EDITOR’S NOTE: Patrick Mortensen, from Chatham, N.J., is a senior member of St. Lawrence University’s men’s cross country and track and field teams. This is one in a series of first-person stories about coping with COVID-19, written by members of the SLU athletic community and posted on the university’s web site.
For the senior student-athletes at St. Lawrence and around the country, the toughest part of the whole COVID-19 ordeal is that there was no sense of closure on their athletics careers. There would be no final home game or senior day recognition for all the sacrifices they made throughout their athletic careers.
Many, including myself, felt frustrated and confused that something which we have poured (our) soul into could be taken away so quickly. I can assure you though, there will be a moment of closure if you have not already had it.
My moment of closure occurred when I was packing up my locker for the final time. For as many tears as I shed and for how difficult it was to remove my belongings from the locker, I had a strange feeling of comfort knowing that I did everything to be the best runner I could be throughout my career at St. Lawrence. I was leaving with no regrets, which is something I value more than any medal I’ve received or any personal best that I have set.
For the student-athletes that have another season or another few years left in their careers at St. Lawrence: aim to leave St. Lawrence with no regrets because the pain of regret is far worse than the pain of trying your hardest to achieve a goal and coming up short. I know this first hand.
In the final race of St. Lawrence career, I was about 10 seconds away from earning All-America honors, a personal goal that I pursued relentlessly throughout my time at St. Lawrence.
I ran over 10,000 miles in four years, which is the equivalent of running from Canton, New York, to Melbourne, Australia. I did thousands of push-ups, hours of core and made countless sacrifices throughout my time here. As agonizingly close as I was to achieving that goal, I take pride in the fact I tried so hard and came up short. Instead of leaving St. Lawrence asking myself “What could I have achieved?” or “What if I took running more seriously?”, I know deep down that I did everything in order to be the best version of myself.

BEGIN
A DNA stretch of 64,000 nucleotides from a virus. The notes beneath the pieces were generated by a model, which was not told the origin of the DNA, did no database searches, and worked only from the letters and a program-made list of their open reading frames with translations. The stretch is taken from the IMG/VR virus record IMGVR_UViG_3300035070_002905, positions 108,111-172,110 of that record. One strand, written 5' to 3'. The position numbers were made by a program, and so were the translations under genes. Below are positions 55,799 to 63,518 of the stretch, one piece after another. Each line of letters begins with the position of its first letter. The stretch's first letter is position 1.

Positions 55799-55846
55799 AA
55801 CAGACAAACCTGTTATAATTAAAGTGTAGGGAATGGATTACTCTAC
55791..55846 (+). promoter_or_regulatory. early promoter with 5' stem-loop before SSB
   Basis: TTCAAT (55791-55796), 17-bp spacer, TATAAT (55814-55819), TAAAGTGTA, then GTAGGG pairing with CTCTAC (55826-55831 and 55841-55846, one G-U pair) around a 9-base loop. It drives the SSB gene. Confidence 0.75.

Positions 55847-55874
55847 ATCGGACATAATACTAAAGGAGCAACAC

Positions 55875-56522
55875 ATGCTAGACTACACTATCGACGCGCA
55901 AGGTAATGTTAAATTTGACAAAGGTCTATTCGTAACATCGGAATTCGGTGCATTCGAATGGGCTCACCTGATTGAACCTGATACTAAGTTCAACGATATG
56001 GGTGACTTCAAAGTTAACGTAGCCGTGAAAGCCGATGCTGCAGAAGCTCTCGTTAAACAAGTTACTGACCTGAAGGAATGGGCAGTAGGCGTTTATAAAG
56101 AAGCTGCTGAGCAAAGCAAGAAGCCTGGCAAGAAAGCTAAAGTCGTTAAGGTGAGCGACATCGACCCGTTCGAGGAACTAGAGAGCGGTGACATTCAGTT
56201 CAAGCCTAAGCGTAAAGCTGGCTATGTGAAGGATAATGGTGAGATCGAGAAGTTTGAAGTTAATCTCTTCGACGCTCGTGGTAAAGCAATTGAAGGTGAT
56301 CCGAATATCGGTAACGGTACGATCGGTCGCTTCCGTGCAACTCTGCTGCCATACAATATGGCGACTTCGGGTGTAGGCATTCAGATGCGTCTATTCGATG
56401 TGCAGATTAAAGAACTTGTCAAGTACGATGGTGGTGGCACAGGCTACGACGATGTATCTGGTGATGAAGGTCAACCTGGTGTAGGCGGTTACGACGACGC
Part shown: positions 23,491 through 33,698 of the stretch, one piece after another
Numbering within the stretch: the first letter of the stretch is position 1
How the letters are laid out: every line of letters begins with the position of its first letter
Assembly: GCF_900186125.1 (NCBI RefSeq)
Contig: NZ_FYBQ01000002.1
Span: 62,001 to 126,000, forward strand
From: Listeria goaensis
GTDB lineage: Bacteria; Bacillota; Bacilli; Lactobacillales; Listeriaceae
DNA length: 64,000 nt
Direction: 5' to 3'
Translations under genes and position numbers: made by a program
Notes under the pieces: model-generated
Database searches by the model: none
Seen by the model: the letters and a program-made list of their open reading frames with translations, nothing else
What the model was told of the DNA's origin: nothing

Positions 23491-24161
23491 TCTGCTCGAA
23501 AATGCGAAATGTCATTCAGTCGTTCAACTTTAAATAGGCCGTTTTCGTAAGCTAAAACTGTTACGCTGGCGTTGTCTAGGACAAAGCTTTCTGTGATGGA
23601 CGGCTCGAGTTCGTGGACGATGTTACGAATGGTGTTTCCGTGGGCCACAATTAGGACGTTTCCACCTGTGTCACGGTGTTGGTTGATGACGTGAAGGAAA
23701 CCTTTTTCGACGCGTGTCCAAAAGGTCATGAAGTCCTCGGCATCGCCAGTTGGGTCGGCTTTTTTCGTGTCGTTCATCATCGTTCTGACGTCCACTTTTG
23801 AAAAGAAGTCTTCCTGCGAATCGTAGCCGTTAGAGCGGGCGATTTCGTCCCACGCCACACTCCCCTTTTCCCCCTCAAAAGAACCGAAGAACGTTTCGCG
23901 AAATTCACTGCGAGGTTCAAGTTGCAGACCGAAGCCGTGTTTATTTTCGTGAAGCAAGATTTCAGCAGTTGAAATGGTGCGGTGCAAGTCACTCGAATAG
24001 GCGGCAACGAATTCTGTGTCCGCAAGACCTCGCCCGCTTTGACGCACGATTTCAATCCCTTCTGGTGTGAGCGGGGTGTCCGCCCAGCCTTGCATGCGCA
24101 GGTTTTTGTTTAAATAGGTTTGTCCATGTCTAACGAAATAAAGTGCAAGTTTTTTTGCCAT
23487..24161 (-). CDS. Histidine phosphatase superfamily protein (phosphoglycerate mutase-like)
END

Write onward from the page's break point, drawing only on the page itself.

Though this was not the end that I had imagined, I am so incredibly grateful to have been able to represent St. Lawrence. I was fortunate to have a coaching staff which supported my goals and did everything to help me achieve them. I was fortunate to have teammates who shared the same passion for the sport I did and who will be lifelong friends. And I was fortunate to have spent four years in a place that I can call home. Not many people can say that.
Before every race, we receive our final instructions from Coach (John) Newman in our pre-race huddle, then we chant “JOUST” before heading back to the starting line. Not many know the significance behind this tradition, but the word “joust” is derived from the Latin word “juxta” which means “beside, next to, very near.”
We aim to be next to each other from start to finish. That is the Laurentian spirit: being there for each other from start to finish, through the highs and lows which come along throughout the journey.
These are tough times that we are all enduring, but I am certain that we will get through this together.